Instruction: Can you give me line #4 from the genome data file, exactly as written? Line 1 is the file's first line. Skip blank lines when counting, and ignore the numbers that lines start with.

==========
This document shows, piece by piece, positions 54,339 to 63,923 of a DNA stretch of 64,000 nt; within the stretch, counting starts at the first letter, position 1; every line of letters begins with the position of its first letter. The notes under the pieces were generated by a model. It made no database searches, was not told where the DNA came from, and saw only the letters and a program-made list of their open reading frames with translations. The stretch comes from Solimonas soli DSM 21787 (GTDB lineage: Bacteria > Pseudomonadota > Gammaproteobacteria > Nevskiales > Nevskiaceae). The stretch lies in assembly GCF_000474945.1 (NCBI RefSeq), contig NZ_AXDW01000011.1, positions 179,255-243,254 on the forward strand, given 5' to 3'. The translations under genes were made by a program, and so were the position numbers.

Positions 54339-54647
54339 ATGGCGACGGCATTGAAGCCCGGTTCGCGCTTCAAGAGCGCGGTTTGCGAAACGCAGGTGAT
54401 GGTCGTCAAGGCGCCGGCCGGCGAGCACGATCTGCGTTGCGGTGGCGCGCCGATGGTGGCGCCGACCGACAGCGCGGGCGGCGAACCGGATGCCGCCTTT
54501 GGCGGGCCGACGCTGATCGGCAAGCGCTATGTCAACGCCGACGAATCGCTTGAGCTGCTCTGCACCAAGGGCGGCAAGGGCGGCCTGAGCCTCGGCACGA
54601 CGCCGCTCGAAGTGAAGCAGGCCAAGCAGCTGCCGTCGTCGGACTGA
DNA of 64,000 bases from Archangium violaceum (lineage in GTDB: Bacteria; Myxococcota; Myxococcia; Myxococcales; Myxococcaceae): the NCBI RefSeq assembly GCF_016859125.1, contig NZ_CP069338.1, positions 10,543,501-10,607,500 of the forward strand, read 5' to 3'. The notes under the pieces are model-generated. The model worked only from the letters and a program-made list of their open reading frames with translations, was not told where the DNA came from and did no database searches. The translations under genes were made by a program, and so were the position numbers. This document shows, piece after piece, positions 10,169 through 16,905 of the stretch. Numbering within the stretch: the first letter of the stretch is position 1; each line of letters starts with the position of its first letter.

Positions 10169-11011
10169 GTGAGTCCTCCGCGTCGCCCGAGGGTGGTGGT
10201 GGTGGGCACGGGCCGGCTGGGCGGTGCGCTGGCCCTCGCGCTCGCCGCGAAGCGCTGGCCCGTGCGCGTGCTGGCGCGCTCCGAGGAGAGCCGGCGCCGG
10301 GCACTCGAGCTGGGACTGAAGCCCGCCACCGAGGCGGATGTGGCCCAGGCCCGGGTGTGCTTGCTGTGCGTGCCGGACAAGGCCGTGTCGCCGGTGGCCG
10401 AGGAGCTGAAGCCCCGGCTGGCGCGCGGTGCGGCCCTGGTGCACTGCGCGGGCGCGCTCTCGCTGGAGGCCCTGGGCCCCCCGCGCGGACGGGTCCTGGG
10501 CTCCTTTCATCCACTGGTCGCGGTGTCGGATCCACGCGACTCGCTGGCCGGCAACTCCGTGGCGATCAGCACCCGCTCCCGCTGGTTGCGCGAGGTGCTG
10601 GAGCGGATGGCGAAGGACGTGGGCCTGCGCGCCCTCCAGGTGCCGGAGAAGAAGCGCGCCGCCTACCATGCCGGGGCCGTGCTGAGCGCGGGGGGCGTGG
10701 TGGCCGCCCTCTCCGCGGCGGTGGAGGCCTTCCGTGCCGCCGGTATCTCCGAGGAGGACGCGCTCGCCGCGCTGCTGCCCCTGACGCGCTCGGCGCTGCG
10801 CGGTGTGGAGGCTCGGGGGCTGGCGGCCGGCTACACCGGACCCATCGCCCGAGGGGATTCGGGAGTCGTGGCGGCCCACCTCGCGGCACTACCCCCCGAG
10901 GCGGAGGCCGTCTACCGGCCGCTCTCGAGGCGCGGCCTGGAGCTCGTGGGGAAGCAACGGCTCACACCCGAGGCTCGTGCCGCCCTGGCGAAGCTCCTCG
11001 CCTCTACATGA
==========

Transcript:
54401 GGTCGTCAAGGCGCCGGCCGGCGAGCACGATCTGCGTTGCGGTGGCGCGCCGATGGTGGCGCCGACCGACAGCGCGGGCGGCGAACCGGATGCCGCCTTT